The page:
That being said, the soundtrack is far more authentic; comprised of iconic punk and deathrock (read: a spooky punk subgenre crossing goth rock atmospherics with punk attitude) bands like The Cramps, T.S.O.L., 45 Grave, The Damned, and the Flesheaters, the more creepy and morbid angle to the music is incredibly fitting given the film’s careful balancing of outrageous gore and dark humor.

The technical term for the genre is “splatstick,” meaning it’s physical comedy where all the humor is derived from the comically extreme violence. No matter what kind of horrific dismemberment the humans inflict on the zombies they just don’t seem to die, but that isn’t for a lack of trying; pickaxes and saws come into play to spectacular effect, and the zombies get in on the carnage too when they graphically gnaw into people’s heads to get to their brains.

The mix of gleefully bloody zombie deaths and a kickass soundtrack is hardly enough to make the film a masterpiece, but it’s surely as wildly unpretentious and funny as zombie movies get.



Suburbia (1984, Penelope Spheeris)
In terms of narrative films set in the LA hardcore scene, there are few as bleak as Suburbia; death and violence are present in every frame of the movie, and even the “good guys” are repulsively cruel at times. Dealing in everything from child abuse to self-harm, the film comes off as a nihilistic circus of horrors at first, but it’s ultimately marked by far more compassion and sympathy for its characters than is initially let on.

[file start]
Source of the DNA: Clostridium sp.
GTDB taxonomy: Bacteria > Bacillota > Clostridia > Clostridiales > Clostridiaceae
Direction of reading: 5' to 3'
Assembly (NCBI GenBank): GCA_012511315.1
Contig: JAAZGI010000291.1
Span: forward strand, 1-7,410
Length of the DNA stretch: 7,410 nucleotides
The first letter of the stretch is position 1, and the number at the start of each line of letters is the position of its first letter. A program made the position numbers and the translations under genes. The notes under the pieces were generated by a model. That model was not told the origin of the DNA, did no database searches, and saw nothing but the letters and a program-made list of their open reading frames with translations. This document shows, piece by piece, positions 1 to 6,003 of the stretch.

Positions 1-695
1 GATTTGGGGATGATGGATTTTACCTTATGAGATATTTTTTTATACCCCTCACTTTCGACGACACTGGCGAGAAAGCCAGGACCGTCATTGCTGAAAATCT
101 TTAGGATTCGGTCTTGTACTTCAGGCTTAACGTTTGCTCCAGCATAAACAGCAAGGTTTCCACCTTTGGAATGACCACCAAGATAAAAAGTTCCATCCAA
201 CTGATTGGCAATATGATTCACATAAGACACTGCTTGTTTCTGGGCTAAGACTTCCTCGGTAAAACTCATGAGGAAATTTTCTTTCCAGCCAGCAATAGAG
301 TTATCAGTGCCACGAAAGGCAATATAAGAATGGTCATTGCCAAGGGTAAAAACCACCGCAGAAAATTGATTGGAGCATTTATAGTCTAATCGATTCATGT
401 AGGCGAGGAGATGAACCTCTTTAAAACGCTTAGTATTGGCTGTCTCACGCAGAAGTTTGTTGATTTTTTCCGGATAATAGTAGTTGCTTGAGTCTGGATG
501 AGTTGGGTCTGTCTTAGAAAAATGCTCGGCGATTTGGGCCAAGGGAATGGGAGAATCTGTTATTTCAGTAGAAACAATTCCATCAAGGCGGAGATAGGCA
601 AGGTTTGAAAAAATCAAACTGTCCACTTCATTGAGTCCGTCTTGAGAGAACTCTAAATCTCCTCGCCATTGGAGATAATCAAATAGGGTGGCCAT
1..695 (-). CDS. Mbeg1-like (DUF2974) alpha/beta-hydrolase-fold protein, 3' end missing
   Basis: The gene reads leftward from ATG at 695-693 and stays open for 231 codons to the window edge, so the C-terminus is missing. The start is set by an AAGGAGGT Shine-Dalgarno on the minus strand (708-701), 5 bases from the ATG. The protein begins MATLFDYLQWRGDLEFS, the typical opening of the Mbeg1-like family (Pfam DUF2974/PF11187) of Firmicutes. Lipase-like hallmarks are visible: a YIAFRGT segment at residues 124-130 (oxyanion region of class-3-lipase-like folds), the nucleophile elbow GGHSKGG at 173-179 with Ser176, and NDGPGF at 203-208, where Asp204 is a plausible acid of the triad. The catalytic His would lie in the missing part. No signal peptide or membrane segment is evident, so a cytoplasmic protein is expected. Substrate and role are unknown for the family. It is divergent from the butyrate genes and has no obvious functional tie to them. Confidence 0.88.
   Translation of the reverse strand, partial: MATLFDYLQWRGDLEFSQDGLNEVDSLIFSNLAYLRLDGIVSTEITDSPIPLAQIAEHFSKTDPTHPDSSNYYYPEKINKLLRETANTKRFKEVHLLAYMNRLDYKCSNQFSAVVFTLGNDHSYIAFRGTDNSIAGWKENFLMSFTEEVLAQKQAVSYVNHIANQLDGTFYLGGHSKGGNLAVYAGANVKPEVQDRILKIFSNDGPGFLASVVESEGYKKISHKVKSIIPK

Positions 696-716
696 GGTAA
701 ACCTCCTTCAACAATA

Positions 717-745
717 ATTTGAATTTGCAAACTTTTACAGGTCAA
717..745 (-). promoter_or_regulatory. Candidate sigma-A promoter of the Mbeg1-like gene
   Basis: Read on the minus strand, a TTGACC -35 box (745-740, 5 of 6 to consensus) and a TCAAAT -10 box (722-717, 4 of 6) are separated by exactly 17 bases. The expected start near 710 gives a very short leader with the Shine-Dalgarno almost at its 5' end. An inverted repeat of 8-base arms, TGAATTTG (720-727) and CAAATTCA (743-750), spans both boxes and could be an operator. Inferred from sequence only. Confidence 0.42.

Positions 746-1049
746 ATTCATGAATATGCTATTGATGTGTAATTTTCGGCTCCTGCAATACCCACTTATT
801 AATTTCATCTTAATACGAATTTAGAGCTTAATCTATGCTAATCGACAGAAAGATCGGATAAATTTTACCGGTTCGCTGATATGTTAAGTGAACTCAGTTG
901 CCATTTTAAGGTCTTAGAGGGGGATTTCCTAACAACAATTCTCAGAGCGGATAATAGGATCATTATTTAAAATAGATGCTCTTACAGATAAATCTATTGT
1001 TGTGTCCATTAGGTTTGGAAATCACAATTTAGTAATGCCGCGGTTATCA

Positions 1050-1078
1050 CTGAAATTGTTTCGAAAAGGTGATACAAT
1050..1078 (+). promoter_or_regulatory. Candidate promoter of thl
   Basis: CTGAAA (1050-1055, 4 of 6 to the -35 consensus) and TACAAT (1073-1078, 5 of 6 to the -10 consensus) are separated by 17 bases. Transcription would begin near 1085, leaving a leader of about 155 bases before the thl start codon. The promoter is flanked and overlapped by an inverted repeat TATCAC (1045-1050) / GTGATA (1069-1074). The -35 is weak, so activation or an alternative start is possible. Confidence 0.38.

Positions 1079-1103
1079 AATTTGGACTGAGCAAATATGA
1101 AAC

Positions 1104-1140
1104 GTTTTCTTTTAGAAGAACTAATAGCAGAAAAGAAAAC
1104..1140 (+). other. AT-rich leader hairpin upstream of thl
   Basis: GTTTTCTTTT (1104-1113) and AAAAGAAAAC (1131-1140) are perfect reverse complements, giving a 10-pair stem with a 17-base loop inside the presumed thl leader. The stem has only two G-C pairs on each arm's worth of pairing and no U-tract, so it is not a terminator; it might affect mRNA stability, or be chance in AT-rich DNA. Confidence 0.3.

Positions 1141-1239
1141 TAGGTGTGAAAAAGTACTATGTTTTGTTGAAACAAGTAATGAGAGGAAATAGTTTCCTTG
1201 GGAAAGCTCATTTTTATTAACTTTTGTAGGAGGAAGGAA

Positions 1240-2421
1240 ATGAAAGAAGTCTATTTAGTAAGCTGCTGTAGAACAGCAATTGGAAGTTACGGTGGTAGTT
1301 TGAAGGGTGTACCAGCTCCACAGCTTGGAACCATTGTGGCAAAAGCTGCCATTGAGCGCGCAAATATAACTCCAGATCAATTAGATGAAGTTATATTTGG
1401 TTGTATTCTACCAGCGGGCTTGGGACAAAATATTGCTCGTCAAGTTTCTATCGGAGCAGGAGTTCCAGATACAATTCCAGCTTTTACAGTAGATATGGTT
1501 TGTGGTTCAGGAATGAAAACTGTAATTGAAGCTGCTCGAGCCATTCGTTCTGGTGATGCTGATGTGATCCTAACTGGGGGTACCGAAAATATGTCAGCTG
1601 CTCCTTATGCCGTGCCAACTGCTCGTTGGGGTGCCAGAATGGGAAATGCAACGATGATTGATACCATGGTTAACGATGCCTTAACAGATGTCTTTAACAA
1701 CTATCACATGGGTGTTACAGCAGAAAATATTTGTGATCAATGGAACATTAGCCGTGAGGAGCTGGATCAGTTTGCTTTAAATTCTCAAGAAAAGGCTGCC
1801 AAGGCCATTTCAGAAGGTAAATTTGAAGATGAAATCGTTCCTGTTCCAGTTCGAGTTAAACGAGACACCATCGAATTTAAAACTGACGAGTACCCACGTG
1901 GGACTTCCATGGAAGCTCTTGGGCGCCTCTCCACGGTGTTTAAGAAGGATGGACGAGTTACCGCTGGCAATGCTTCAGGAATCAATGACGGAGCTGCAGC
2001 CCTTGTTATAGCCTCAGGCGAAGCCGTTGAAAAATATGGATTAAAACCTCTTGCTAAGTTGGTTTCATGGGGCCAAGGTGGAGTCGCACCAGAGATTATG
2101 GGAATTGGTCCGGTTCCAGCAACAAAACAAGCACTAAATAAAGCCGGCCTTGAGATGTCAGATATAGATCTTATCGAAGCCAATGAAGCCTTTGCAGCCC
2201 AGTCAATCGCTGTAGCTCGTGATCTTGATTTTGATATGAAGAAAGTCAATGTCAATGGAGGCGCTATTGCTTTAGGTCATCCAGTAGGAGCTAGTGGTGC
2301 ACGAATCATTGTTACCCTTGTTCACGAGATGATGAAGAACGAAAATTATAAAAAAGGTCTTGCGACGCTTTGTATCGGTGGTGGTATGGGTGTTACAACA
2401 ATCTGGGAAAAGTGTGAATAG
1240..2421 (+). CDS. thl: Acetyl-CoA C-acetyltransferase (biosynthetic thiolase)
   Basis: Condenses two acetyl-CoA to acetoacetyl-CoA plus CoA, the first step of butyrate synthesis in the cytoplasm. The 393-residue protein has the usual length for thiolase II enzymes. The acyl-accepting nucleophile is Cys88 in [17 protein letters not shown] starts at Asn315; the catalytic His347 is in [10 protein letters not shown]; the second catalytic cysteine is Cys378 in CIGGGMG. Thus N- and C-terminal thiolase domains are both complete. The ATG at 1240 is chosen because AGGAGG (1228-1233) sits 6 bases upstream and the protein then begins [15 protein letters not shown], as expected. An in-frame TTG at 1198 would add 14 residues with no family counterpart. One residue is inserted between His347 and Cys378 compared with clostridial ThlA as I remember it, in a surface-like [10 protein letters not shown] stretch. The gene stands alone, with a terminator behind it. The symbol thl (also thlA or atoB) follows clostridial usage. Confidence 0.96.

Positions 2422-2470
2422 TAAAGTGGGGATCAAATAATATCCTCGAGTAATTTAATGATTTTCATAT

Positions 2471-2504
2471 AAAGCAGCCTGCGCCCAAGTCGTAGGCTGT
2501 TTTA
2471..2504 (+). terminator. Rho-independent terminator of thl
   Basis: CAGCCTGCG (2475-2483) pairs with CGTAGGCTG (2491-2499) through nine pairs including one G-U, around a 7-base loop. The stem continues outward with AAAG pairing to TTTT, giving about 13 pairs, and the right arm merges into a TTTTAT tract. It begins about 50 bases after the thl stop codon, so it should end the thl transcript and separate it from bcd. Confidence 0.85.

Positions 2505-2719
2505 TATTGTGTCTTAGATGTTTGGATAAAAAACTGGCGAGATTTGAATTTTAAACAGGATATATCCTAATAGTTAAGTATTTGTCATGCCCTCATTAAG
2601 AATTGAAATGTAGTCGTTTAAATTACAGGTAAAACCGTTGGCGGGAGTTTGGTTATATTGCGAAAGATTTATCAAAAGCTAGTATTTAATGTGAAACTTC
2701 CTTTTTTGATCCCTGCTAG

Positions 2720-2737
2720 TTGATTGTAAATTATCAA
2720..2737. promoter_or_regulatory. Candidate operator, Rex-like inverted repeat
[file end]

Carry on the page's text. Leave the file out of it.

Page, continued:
The plot traces a group of young punks who all ran away from their abusive or broken suburban households to squat in an abandoned house on the edge of town. Being young and reckless, they ultimately commit one too many petty crimes and draw the attention of a group of a violent men who make it their goal to drive the punks away via vigilante justice.

The film’s rawness is plainly evident throughout; rather than sugarcoating the punk scene and painting it as without flaws, director Penelope Spheeris shows the liberating aspects of punk as well as the darker side of the ‘80s hardcore scene. Above all else, the violent misogyny of the male-dominated scene is on full display and even the most sympathetic characters are guilty of participating in it.

Beyond the challenging content of the film, it’s extraordinarily gritty in its lower-than-low budget and non-professional cast made up of teenagers scouted out at local punk shows, among them future Red Hot Chili Peppers bassist Flea. The combination of all these factors aims to achieve a greater authenticity and truth in its depiction of the Los Angeles punk scene.